3. Related to #2 is the massive attention paid in the Church to private revelations, such as the apparitions at Lourdes and Fatima and Guadalupe. Technically, these are not matters of faith and we do not have to accept them personally or believe in them. This is the “approved” syndrome, undoubtedly motivated by the desire for attracting pilgrims and sells statues, souvenirs, etc.
  4. I don’t like calling Jesuits “Jejzjhuits”. Where did this come from?
  5. I don’t like when people talk about “good” Catholics. “OH, she’s a good Catholic.”
  6. I don’t like the Blessed Virgin with all the observances on the liturgical calendar.
  7. I don’t like a mandatory feast on January 1. When I was young, it was “the feast of the circumcision.” After the council, this became too graphic and it was called something else, finally resting on the feast of the Holy Family. It’s a holy day searching for a purpose. Attendance is way down, anyway, so why do the bishops insist on this, especially when we’ve had two extra holy days in December, already.
  8. Jews celebrate feasts which seem too mundane for Catholics, like Rosh Hoshanna, the anniversary of the creation of the world; or, Simchat Torah, a celebration of God revealing the Torah to his chosen people. I think there’s way more feasts of Mary on the liturgical calendar than of Jesus.

Annulments.

Not a doctrine, but scrapping the Index of Forbidden Books was a pretty silly thing to do. :slight_smile:

I kinda agree, but I think many today would just use the forbidden book list as a reading list.

Another non-doctrinal, but rather a canonical thing is the inability to formally leave the Church. I understand why Pope Benedict struck that canon, but if someone rejects the authority of the Church then why keep them bound to ecclesiastical law? I doubt that people that want to leave care if they formally declare themselves in schism. For many it might actually make them feel elated. They are likely breaking divine law also, from which none of us can “opt out”, but it woud be a mercy to release them from merely ecclesiastical discipline.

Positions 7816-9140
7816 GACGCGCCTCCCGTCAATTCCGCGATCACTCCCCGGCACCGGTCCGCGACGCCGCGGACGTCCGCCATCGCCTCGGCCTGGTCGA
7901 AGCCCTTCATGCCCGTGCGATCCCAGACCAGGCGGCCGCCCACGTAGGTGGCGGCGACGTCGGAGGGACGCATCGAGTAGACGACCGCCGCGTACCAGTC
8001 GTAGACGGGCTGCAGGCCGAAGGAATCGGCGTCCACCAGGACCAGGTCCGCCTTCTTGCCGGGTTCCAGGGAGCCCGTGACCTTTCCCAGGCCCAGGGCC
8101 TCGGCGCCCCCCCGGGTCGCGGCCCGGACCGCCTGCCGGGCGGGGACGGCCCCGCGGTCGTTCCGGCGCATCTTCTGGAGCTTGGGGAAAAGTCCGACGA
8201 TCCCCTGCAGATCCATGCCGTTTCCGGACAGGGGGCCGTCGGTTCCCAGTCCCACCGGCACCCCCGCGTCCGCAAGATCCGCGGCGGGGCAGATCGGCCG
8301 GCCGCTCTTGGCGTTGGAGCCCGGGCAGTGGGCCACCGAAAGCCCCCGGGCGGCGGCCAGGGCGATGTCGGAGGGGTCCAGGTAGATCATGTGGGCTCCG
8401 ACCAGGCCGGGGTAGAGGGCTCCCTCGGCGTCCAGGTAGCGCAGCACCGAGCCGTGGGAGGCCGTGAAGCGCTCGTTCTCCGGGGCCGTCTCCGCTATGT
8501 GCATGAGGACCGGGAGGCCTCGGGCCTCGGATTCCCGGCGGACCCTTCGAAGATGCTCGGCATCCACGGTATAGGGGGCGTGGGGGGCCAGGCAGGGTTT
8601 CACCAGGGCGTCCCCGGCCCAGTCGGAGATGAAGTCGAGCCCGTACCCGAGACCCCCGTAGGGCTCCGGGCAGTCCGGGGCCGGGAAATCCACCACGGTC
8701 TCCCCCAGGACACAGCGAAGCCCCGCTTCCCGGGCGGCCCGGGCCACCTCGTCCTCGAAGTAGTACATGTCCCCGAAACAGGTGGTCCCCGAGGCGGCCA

Hmmm… you only asked for one, but others have gotten away with many more than that.

The assumption.

If I’m allowed two more: perpetual virginity and transubstantiation.

Good point. However, I still think that with the amount of ignorance and poor catechesis that still exist in many Catholic communities (especially in countries with little Catholic tradition in a historical sense), such a list would be useful not so much as “OH NOES CENSORSHIP!”, but as a warning to the poorly informed. (And yes, I still count myself in the latter category. :))

You know, as a Protestant, “Co-redemptrix” doesn’t seem so bad because all it is just saying is that Mary did the will of God by saying “yes”, right?

Disagree is a strong word, but there are a number that have always caused me difficulty on an intellectual level. Papal infallibility is top of the list, and this is not helped when Pope Francis makes statement that are often not entirely clear (I’ve tried to phrase that as charitably as possible and I think most people will know what I mean.)

As others have said, the amount of negative comments made about other churches being only “ecclesial communities” and “not having valid sacraments” strikes me as a sort of theological elitism and makes me very uncomfortable. I think it is one of the biggest obstacles to any sort of Christian unity and needs to be overcome.

Some of the more questionable and hyperbolic teachings about Mary, including the title of “co-redemptrix” and in particular a lot of the language used by Simon De Montfort, the idea of “total consecration” and the language of being a “slave to Mary” all seems to cross the line of devotion and approach worship and deification.

A general excess of legalism.